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Three SCO Memos-- no, Four -- including the one on spoliation, and Novell and RedHat filings too
Thursday, September 28 2006 @ 12:14 AM EDT

There are twenty more documents on Pacer, including three SCO memoranda in SCO v. IBM I believe you've been hankering to read.

But I'll just let you know that Novell got permission [PDF] to file its Amended Counterclaims [PDF], as we expected, and there is also a Certificate of Service, that lets us know that Novell's Second Set of Interrogatories to the SCO Group and Novell's Third Set of Requests for Production to SCO Group were served on SCO on the 27th. No moss growing on that case. And we have the latest Red Hat letter [PDF] to the judge also.

Here are the SCO memos in SCO v. IBM:

SCO's Redacted Memorandum in Support of its Motion for Summary Judgment on IBM's Second, Third, Fourth and Fifth Counterclaims

SCO's Redacted Memorandum in Support of SCO's Motion for Relief for IBM's Spoliation of Evidence

Reply Memorandum in Support of SCO's Objections to Order Granting in Part IBM's Motion to Limit SCO's Claims

There is a lot more to come, including exhibits. But this will get you started while I slave away.

: )

[ Update: There is a fourth. Groan. With a gazillion exhibits. I'll get it uploaded soon.]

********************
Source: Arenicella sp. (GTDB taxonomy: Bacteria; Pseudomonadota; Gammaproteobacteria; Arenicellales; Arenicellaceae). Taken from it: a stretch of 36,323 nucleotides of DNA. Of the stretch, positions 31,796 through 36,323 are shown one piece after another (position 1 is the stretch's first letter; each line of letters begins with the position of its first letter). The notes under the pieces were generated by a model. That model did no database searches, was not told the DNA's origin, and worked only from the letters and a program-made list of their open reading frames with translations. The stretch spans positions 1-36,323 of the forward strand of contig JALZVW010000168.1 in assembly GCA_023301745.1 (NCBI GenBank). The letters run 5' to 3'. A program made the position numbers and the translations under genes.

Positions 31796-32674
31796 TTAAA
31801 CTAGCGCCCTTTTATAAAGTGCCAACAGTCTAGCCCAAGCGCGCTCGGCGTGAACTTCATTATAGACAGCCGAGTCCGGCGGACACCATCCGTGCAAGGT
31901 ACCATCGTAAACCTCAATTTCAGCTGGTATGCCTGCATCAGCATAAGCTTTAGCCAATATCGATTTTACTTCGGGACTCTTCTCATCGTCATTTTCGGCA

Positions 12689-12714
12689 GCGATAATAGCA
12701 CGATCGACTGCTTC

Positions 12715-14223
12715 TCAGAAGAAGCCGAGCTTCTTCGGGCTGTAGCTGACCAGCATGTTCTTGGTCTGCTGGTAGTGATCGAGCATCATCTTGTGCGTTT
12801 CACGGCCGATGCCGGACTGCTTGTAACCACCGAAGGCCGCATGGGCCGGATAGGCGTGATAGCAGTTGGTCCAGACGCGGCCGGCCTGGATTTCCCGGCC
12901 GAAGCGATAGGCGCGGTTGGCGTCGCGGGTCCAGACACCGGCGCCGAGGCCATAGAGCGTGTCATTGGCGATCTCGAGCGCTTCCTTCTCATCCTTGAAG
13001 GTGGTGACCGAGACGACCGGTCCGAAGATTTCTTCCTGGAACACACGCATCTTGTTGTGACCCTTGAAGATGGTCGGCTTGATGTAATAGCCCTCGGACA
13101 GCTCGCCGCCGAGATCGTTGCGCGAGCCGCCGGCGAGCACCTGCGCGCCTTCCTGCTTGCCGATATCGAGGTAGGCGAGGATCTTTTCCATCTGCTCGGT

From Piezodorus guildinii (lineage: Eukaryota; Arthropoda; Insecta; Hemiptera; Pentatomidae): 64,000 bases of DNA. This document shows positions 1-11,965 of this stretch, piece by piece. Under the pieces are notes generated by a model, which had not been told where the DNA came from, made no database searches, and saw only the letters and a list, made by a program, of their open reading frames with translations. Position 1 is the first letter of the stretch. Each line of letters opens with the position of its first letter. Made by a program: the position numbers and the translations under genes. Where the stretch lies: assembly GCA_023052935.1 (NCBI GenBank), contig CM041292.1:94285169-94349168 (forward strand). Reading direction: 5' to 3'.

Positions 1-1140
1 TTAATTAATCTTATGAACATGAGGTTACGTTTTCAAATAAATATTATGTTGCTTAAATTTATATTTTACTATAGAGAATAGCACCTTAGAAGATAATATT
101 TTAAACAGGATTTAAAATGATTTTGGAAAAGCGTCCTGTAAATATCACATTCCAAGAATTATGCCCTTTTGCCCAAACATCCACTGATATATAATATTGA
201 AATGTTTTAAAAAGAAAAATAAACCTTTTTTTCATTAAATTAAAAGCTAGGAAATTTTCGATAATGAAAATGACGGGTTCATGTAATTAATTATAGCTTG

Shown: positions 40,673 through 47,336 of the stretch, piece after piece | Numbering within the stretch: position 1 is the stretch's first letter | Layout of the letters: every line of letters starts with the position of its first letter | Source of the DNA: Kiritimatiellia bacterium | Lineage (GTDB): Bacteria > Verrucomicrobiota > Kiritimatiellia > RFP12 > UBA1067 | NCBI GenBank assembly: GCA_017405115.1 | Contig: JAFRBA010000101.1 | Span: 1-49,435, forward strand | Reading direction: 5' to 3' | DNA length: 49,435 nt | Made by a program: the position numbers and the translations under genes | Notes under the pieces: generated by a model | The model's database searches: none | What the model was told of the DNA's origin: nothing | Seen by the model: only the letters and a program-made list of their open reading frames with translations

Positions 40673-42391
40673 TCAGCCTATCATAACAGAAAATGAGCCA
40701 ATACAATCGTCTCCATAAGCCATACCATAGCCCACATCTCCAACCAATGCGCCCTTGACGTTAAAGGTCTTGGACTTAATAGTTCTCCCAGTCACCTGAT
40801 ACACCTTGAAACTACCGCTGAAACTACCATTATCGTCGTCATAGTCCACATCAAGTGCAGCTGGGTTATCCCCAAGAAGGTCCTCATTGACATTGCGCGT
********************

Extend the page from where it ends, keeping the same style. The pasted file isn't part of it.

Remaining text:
Update 2: I have now read the memo in "support" of SCO's claim of spoliation of evidence. It is a positive hoot, because SCO has carefully excised and redacted every bit of the memo that might tell us what in the world they are talking about. All we get to read in full are its legal arguments. Is that not SCO to the max? FUDsters to the end.

But they forgot one detail, a footnote that gives us a strong clue that whatever was "destroyed" it wasn't done with intent. Read footnote 1 on page 8 of the PDF, 5 of the document. It reads like this:

Other circuits have not required bad faith or intentional destruction of the material in imposing an adverse inference instruction...."The inference is adverse to the destroyer not because of any finding of moral culpability, but because the risk that the evidence would have been detrimental rather than favorable should fall on the party responsible for its loss." Residential Funding Corp. v. DeGeorge Fin. Corp...."

When I read that, I laughed out loud, and said to myself, If they thought IBM had done something the judge would think was really deliberate, there'd be no need for that footnote. Anyway, just saying that the overall impression I get is they don't expect to win this motion. So why do it? Maybe it was to just have something folks could pay attention to, so they wouldn't notice that IBM just dumped a load of bricks on SCO's head.

Here are the exhibits that go with these memos. There are quite a few that are sealed, so if you notice the numbers are off with blanks, that is the explanation.

First, here are the exhibits we have available for #819, SCO's Redacted Memorandum in Support of SCO's Motion for Relief for IBM's Spoliation of Evidence. The exhibits are 1-3 and A-J, but a number of them are sealed:

Here are the exhibits that go with #820, SCO's Redacted Memorandum in Support of its Motion for Summary Judgment on IBM's Second, Third, Fourth and Fifth Counterclaims. Again, the exhibits run A-R, but several are sealed:

And finally, we have an IBM Notice of Conventional Filing of the following:

Please take notice that Defendant/Counterclaim-Plaintiff International Business Machines Corporation (“IBM”) has conventionally filed the original and two copies of the following document, paper or other material: